Although the skin temperature is a poor gauge of the temperature of the inner body care, it may reflect a maladjustment in the thermoregulatory mechanism of the body. Thus, if a febrile person’s skin is warm and dry, one knows that sweat evaporation is not cooling the body and that the patient’s temperature is probably rising. On the other hand, if the skin is warm and wet, then the sweating is probably acting to reduce the temperature. Skin temperature depends on the amount of blood circulating through the dermis. Thus, localized hyperthermia indicates localized increased blood flow, as noted in localized burn or furuncle. Generalized skin hyperthermia suggests increased blood flow in the entire integument-for example, generalized sunburn and hyperthyroidism. Localized reduced blood flow results in coolness of that area-for example, peripheral arteriosclerosis and Raynaud’s phenomenon. Generalized cutaneous hypothermia signifies a generalized reduction of skin blood flow-for example, shock.
Sweating results from autonomic discharge arising from stimulation of either the central nervous system or the peripheral nervous system. Various combinations of skin moisture and temperature findings can be evaluated on the basis of the previously described physiologic principles. Thus, cool wet hands in indicate vasoconstriction and adrenergic sweating-a combination often resulting from autonomic nervous system stimulation caused by anxiety.
“Skin texture” refers to the quality and character of its surface. Is it rough and dry as it may become in hypothyroidism, the postmenopausal state, or “winter itch?” Is it velvety smooth, as seen in hyperthyroidism?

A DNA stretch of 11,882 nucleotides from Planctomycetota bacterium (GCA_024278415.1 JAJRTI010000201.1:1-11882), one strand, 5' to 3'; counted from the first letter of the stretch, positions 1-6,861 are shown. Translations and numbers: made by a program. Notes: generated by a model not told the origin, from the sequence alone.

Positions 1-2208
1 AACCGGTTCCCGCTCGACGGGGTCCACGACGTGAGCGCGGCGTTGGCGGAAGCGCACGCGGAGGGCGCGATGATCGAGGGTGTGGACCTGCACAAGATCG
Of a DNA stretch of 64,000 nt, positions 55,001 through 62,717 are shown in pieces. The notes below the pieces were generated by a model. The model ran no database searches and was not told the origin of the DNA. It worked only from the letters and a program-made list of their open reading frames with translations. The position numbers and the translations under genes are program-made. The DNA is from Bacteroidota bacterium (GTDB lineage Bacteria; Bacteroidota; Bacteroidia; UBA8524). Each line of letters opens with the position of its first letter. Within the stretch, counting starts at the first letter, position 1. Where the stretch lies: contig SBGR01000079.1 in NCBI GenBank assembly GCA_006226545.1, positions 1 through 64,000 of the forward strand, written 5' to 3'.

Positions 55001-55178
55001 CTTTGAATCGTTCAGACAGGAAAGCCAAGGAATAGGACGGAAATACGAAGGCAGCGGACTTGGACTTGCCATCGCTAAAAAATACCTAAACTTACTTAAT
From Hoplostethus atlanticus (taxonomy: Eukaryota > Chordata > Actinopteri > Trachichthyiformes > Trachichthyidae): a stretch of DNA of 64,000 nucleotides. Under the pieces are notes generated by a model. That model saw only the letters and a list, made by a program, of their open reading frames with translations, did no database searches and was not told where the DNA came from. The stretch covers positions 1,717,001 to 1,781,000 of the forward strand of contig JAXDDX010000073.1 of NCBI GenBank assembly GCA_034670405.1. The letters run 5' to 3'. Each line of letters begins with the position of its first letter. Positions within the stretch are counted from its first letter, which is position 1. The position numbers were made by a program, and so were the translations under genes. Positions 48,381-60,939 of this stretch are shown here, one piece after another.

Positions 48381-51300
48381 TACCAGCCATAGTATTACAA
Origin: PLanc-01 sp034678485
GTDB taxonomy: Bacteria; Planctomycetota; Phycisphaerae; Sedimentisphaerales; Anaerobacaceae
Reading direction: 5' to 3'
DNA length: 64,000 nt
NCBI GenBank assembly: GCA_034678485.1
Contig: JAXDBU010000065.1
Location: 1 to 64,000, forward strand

Loss of elasticity of the skin refers to its inability to return promptly to its normal position when stretched or pulled. This occurs most commonly in such areas of chronic actinic damage as the backs of the hands and the face. Increased elasticity of the skin and joints occurs in the Ehler-Danlos syndrome (cutis hyperelastica). Laxness or laxity of the skin refers to sagging or looseness of the integument and is seen following rapid weight loss and in the aged as the result of a lifetime of gravitational pull on the loose tissues of the face, buttocks, and other areas of the body.
Since the skin is a large depot for body water and electrolytes, much can be learned about the state of total body hydration by careful palpation. Thus, if the skin is loose, wrinkled, and lax in areas not previously subjected to chronic sun-damage, this suggests dehydration of the entire body. On the other hand, excess body water may also be stored in the skin and may be manifested by pitting edema, wherein firm pressure against the fluid-filled area results in an indentation in the skin.
Generalized edema is easily detected during inspection and usually results from nephrotic syndrome and sepsis and rarely from severe heart failure. Dependent edema involving the inferior extremities, on the other hand, is a consequence of systemic venous hypertension associated with right heart failure and can be detected by inspection.